Evie watched Laney as Laney watched Herb. He kissed Laney's head and walked away. Laney then moved to the couch close to Evie, even though Laney could have claimed a whole cushion for herself. She was protective; almost possessive. Beth sat on the other side of Laney, bagel-less, a more suitable space between them. Beth put her arm around Laney and extended it, patting Evie's back.

"This is so sad," Beth said.

Laney sat taller, even though she was already the tallest. She flared her nostrils in disapproval. "Don't you dare feel bad for her. What goes around comes around," Laney said with a bagel bite in her mouth. Laney's shoulders relaxed and she glanced from Beth to Evie. "At least you don't have to deal with her anymore. Or the baby."

Evie hadn't been thinking about Nicole. She'd been thinking about her kids without a father. Herself without an ex-husband. How dare Richard leave her to raise the twins alone — not just sometimes alone — and to juggle a half brother and a stepmother and a Christmas tree! But was Laney right? Was that the silver lining? Would Sam and Sophie even have a stepmother? It would make things easier if they did not. But only easier for Evie. Damn conscience.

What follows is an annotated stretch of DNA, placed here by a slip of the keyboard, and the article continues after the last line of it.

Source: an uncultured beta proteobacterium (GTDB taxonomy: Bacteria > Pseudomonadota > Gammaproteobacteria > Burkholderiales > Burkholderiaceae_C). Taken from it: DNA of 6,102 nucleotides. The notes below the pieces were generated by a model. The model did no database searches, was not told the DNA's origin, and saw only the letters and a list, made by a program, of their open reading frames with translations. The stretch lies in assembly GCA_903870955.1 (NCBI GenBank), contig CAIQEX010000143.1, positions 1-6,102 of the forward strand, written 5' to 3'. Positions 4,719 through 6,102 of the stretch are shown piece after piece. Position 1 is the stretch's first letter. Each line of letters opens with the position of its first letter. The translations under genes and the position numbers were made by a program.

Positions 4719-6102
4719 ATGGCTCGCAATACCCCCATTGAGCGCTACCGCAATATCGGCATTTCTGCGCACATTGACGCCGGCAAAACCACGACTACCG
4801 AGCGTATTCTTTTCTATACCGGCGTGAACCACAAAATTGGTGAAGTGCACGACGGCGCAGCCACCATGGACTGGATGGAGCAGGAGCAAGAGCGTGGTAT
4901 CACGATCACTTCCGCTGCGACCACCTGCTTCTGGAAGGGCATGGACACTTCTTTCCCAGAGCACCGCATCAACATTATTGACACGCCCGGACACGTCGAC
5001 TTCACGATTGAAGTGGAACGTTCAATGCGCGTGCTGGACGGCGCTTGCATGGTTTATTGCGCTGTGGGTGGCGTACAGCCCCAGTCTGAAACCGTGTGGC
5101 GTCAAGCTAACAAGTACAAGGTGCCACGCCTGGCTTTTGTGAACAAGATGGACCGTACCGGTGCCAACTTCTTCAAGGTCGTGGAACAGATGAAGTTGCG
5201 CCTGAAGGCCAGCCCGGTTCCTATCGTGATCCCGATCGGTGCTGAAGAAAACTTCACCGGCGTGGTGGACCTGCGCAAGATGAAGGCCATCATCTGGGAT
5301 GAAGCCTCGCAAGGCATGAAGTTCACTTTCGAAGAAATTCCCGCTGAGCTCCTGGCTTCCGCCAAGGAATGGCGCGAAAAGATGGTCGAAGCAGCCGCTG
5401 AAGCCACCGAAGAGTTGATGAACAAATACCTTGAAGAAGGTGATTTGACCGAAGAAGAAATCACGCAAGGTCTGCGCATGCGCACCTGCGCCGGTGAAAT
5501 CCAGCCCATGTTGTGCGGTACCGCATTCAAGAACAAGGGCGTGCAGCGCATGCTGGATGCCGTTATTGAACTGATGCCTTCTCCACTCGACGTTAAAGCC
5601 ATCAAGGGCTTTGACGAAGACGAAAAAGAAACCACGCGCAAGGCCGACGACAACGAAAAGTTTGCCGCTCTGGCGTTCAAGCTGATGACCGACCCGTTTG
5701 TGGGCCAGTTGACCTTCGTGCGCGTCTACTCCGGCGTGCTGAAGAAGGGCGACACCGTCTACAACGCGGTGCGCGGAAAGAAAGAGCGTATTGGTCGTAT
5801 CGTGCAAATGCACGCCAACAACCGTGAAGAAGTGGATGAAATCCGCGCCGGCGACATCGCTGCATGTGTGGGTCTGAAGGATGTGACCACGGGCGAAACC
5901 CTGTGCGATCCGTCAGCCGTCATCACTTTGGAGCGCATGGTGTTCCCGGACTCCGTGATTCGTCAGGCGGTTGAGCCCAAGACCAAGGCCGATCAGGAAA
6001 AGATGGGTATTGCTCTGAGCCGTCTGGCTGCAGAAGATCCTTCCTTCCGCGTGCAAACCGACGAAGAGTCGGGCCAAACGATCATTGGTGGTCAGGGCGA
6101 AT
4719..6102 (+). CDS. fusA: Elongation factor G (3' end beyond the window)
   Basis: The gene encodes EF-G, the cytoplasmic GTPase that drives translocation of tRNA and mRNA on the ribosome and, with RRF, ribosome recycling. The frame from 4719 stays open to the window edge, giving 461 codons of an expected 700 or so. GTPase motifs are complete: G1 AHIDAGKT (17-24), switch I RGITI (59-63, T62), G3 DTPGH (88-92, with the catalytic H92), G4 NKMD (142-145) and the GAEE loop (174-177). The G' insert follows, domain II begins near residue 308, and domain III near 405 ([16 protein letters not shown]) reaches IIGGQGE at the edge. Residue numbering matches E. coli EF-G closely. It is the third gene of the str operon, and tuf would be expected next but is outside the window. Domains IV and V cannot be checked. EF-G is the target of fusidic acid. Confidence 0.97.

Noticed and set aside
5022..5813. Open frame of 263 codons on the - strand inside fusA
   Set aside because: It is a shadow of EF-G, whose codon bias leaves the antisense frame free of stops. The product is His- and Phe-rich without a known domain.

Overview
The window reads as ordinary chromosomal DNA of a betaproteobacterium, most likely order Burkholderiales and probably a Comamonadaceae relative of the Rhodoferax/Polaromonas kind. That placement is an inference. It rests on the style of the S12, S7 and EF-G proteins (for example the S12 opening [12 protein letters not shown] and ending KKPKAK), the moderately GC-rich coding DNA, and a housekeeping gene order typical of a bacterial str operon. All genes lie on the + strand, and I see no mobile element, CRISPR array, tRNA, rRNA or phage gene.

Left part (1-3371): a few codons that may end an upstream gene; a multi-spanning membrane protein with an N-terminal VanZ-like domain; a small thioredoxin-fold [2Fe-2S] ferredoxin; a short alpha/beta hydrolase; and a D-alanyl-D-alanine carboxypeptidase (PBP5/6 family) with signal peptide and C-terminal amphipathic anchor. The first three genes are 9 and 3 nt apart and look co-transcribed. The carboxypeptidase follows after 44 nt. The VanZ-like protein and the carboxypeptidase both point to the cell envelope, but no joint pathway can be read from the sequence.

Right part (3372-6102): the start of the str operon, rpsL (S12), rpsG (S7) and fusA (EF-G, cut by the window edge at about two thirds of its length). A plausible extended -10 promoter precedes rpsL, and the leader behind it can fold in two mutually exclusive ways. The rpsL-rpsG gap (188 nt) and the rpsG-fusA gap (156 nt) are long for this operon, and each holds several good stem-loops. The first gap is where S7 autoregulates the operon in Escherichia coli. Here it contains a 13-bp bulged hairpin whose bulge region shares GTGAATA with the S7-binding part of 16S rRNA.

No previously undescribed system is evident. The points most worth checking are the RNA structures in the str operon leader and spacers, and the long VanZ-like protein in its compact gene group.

"Your kids will be okay no matter," Beth said, as if reading Evie's mind. That possibility was comforting as well as disconcerting because Evie craved more than okay. Evie craved normal.

Laney turned ninety degrees, faced her friends, and pointed at Evie, which startled her out of her daze. "Ms. Evie Glass," she said as if taking attendance, "you are now a divorced mom with a dead ex-husband. JDate will never be the same."

Beth hung her head and, without looking up, smacked Laney's finger. Evie didn't need JDate and Laney knew it. Evie had been dating Scott Miller every other weekend for the past six months, and when the kids were with Evie and she couldn't see Scott, they e-mailed, texted, and talked on the phone late at night. They'd just come back from a weekend in Michigan. That meant something. Evie just wasn't sure what.

* * *